Feature films and documentaries offer viewers some of the most indelible and powerful images of the Holocaust. Film footage of the camps and ghettos capture aspects of life during the Holocaust in ways the written word and still photographs cannot. Feature films, on the other hand, serve as introductions to the subject for viewers who otherwise may have little knowledge of the Holocaust. Moreover, these images may serve as memorials to the victims of the catastrophe by capturing or dramatizing their lives and personal stories on film.
The essays included in the book Holocaust and the Moving Image, a compilation of papers presented at a 2001 symposium held at the Imperial War Museum in London, cover all aspects of the representation of the Holocaust on film. Contributors include some of the leading scholars in the field of Holocaust studies as well as survivors, filmmakers, archivists, and museum curators. Essays cover a broad range of topics concerning fictionalized and documentary representations of the Holocaust on film, including Nazi propaganda footage of the Theresienstadt ghetto, antisemitic films such as Jud Süss, the use of film footage in postwar trials of Nazi leaders, and the role of movies in memorialization and understanding.
Individual essays discuss specific films within the context of Holocaust history, from well-known movies like Night and Fog (1955) and Schindler’s List (1993) to less familiar works such as Alfred Radok’s The Long Journey (1949) and Andrej Munk’s Passenger (1963). The book also includes a filmography of motion pictures, documentaries, and television series referenced in the text, a bibliography of related books, and an index.
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|TABLE OF CONTENTS|
|Notes on Contributors||xi|
Toby Haggith & Joanna Newman
|Section I: Film as Witness|
|Film and the Making of the Imperial War Museum's
|Preparing the Video Displays for the Imperial War Museum's Holocaust Exhibition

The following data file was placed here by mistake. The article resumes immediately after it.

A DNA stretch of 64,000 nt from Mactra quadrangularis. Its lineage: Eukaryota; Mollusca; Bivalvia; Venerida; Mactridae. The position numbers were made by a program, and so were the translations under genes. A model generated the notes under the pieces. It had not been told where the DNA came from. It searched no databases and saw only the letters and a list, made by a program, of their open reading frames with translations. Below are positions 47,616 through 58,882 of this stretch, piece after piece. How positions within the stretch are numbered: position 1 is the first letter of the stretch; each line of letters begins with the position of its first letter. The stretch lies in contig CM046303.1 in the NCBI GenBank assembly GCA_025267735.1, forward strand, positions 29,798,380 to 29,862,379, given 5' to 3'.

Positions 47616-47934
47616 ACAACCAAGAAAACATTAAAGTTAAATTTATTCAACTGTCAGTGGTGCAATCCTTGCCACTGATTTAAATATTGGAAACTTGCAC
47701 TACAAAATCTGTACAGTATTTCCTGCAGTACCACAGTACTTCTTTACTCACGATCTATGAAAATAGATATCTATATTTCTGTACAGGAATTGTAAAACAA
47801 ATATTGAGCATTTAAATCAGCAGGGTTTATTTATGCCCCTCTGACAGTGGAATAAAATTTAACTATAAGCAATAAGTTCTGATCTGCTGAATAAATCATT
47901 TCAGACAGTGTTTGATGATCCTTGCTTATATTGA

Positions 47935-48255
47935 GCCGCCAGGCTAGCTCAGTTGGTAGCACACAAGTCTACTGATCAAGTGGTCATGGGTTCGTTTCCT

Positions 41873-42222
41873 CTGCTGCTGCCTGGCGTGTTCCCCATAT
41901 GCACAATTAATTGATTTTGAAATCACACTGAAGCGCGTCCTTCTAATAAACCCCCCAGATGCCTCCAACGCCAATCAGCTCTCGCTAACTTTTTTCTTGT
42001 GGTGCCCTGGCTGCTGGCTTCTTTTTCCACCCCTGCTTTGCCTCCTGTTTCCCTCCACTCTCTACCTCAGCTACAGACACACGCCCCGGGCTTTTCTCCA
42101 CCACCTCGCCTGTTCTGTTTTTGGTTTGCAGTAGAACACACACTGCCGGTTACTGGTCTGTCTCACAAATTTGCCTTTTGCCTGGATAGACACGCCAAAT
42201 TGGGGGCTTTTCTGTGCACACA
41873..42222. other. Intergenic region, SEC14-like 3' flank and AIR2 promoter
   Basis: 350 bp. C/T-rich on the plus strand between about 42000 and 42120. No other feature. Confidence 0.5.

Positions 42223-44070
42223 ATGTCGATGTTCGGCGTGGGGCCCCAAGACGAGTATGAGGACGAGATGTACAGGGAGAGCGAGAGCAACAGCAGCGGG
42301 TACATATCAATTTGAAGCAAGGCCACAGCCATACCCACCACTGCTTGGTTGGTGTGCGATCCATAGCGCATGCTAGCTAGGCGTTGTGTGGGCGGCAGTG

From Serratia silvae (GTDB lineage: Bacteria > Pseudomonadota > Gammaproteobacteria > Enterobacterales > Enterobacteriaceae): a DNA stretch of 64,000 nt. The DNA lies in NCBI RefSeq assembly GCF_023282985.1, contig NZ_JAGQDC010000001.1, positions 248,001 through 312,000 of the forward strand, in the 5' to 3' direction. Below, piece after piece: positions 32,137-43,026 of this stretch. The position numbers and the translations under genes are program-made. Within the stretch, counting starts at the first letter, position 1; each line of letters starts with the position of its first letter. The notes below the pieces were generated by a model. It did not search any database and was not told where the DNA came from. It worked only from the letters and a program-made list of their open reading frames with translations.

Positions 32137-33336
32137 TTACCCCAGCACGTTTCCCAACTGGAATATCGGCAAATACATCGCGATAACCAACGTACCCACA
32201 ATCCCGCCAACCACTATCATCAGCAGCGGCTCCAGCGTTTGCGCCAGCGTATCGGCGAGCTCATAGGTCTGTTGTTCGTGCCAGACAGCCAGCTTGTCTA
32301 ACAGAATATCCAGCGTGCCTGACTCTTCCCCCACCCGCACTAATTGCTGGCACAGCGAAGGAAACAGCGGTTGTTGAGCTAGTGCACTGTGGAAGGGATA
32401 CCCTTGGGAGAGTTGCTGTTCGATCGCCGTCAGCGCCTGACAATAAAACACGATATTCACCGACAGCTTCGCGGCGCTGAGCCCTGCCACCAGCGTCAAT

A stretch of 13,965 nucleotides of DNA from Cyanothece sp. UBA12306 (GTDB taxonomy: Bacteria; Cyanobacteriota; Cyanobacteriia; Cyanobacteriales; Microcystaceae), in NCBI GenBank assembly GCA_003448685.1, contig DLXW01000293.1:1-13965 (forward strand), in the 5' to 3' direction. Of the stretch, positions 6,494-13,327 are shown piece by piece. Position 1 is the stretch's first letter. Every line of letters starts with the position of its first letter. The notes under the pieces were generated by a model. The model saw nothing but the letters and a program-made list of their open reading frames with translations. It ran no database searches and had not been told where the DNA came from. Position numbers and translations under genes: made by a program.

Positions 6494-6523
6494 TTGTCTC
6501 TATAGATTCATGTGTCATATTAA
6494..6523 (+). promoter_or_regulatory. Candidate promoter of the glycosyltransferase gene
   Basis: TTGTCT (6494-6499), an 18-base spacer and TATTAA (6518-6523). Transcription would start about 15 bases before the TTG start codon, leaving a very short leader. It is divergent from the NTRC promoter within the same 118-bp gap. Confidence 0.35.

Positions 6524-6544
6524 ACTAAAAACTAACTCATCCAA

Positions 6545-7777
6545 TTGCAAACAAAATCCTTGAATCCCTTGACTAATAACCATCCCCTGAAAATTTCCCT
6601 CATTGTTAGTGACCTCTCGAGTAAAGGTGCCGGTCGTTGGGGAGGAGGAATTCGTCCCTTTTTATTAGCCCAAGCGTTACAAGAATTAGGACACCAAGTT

|Filming the Liberation of Bergen-Belsen
|Separate Intentions: The Allied Screening of Concentration Camp Documentaries
in Defeated Germany in 1945-46: Death Mills and Memory of the Camps
|A Witness to Atrocity: Film as Evidence in International War Crimes Tribunals
|Section II: Film as Propaganda|
|Veit Harlan's Jud Süss
|Fritz Hippler's The Eternal Jew
|Film Documents of Theresienstadt
|Terezín: The Town Hitler Gave to the Jews
|The Ministry of Information and Anti-Fascist Short Films of the Second World War
|Fighting the Government with its Own Propaganda: The Struggle for Racial Equality
in the USA During the Second World War
|Section III: The Holocaust Documentary in Film and Television|
|Nuit et Brouillard: A Turning Point in the History and Memory of the Holocaust
|Baggage and Responsibility -- The World at War and the Holocaust
|The Nazis: A Warning from History
|Kitty - Return to Auschwitz
|Some Reflections on Claude Lanzmann's Approach to the Examination of the Holocaust
|But is it Documentary?
|Silence: The Role of the Animators
Ruth Lingfore & Tim Webb
|Oswiecim/Auschwitz: The Shooting Goes On...
|Seeing and Hearing for Ourselves: The Spectacle of Reality in the Holocaust Documentary
|Section IV: The Holocaust in Feature Films|
|An Overview of Hollywood Cinema's Treatment of the Holocaust
|Escape from Sobibor: A Film Made for Television Depicting the Mass Escape from
Sobibor Extermination Camp
|The Holocaust, Film and Education
|Young People's Viewing of Holocaust Films in Different Cultural Contexts
|Living with the Long Journey: Alfréd Radok's Daleká Cesta
|Double Memory: The Holocaust in Polish Film
|For the Few, Not the Many: Delusion and Denial in Italian Holocaust Films
|The Survivors' Right to Reply
Trudy Gold ... [et al.]
|Section V: Legacy and Other Genocides|
|Human Rights: Does Anyone Care?
|Journey Into Darkness
David G. Harrison
|If the Walls Could Speak (Les Voix de la Muette)
|Exploring the Common Threads of Genocide: The Crimes Against Humanity Exhibition
at the Imperial War Museum
Suzanne Bardgett & Annie Dodds